The Department of Homeland Security announced more than $97 million in port security grants for the 2012 fiscal year, which pales in comparison with the $235 million in grants during the 2011 fiscal year, $288 million in 2010 and $388 million in 2009, according to an article from the Journal of Commerce.

The largest grants went to the Port of Los Angeles, $6.9 million; the New York City Police Department, $5.457 million; the Lower Mississippi River Port-Wide Strategic Security Council, $4.975 million; the Hawaii Department of Defense, $3.891 million; Long Beach Container Inc., $3.335 million; Port of Long Beach, $2.88 million; and PPG Industries in Lake Charles, La., $2.35 million, the Journal of Commerce reports.

As such, Long Beach and Los Angeles pulled quite a bit of funding this year, in addition to the DHS grants.

According to an article from the Long Beach Post, the Port of Long Beach's video-equipped submersibles and worker identification program, the Transportation Worker Identification Credential, have been decidedly advanced and well-received security initiatives that explain how the port has received over $100 million in security grants since 2001.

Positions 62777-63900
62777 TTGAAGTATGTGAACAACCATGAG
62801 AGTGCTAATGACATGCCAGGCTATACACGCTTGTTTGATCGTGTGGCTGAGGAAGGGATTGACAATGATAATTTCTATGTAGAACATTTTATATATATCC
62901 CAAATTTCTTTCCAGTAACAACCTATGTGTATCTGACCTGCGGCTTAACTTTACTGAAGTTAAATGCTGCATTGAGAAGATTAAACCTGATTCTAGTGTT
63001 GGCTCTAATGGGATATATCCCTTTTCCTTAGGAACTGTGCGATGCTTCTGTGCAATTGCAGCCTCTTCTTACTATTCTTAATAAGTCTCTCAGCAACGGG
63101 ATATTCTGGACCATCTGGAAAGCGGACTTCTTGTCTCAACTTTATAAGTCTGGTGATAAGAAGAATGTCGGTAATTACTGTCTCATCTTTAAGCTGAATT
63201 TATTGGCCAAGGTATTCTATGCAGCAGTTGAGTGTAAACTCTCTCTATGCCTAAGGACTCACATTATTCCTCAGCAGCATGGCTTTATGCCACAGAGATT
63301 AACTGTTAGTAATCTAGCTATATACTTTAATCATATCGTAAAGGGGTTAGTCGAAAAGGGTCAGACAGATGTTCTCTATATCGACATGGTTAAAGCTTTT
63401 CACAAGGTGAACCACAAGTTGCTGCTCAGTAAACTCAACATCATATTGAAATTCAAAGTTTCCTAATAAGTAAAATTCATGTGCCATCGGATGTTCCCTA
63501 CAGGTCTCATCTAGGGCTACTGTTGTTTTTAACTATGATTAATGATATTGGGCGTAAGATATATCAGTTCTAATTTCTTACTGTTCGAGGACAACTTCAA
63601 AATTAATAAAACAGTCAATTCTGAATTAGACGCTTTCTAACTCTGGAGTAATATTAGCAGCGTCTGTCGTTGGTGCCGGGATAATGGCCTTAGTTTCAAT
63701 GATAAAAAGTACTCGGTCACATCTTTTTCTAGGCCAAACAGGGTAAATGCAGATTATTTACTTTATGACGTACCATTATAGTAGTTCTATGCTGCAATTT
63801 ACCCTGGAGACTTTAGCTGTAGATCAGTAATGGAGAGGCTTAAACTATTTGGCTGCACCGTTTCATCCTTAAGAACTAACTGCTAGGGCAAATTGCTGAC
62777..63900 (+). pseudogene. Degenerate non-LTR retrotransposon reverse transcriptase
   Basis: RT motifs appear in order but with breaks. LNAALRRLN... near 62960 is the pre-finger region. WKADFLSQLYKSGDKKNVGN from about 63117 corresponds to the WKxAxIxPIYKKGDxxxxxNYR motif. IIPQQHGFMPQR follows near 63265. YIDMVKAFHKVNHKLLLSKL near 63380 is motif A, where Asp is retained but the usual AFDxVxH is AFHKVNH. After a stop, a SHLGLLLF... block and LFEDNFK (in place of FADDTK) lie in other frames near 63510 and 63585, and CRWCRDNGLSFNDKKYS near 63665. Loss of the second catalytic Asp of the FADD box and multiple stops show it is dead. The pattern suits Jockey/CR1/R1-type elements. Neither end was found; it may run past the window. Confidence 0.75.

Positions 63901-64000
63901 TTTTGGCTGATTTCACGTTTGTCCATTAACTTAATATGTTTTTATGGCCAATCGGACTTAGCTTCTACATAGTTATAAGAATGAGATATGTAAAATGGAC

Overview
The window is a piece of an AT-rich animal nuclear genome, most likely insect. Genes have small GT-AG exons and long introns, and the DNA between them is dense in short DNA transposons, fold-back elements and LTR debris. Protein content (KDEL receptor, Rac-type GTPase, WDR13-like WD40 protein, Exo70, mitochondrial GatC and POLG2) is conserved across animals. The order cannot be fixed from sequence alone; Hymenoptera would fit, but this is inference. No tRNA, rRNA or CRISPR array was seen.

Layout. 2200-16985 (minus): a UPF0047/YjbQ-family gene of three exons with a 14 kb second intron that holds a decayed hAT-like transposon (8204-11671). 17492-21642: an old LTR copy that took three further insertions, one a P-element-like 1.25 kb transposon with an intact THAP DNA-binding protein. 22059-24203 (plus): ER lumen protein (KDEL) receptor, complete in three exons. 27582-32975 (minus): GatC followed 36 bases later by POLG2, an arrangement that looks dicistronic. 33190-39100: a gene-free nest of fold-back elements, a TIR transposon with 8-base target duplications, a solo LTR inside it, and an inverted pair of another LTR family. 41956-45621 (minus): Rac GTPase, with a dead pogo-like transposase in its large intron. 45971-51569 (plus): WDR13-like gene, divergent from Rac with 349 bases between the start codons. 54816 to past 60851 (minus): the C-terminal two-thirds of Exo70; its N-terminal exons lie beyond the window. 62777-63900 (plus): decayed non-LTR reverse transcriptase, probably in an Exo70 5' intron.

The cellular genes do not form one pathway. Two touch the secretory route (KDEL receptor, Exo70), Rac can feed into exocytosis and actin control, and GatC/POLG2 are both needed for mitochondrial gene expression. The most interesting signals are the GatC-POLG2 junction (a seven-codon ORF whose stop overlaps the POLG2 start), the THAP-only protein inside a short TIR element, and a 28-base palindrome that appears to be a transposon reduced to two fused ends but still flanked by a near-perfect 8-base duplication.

The article lists the grants awarded to Long Beach/Los Angeles County as:

  • $61,029,547 in Urban Area Security Initiative (UASI) funding for the Long Beach/Los Angeles area, in which at least 25 percent of the funds are dedicated to law enforcement activities. The Urban Area Security Initiative assists high-density urban areas in building an enhanced and sustainable system to prevent, protect against, respond to, and recover from acts of terrorism.
  • $16,426,431 in Port Security Grant Program funding for the Ports of Long Beach and Los Angeles. This program supports a port’s ability to prevent, detect, respond, and recover from a terrorist attack through training and safety improvements. The Ports of Long Beach and the Ports of Long Beach are the busiest ports in the nation.
  • $1,050,000 Urban Security Initiative Nonprofit Security Grant Program funding.This will help to provide funding for security enhancements to nonprofit organizations that are at high risk of terrorist attack.

Statewide Grants

  • $43,503,883 in State Homeland Security Program (SHSP) funding for the state of California to implement a strategy to identify planning, organization, equipment, training, and exercise needs at the state and local levels to prevent, protect, respond, and recover from acts of terrorism and other catastrophic events.
  • $7,826,241 in Operation Stone Garden funding to the state of California to enhance cooperation among local, tribal, territorial, state, and federal law enforcement agencies to secure the United States’ border.
  • $26,853,993 Emergency Management Performance Grant Program funding to enable California to assist local, State, and tribal governments in develop all-hazards emergency preparedness plans and systems.

Native American and Tribal Grants

  • $1,357,717 to the state of California in Tribal Homeland Security Grant Program funding to assist tribes strengthen their resources against the risks associated with terrorist attacks.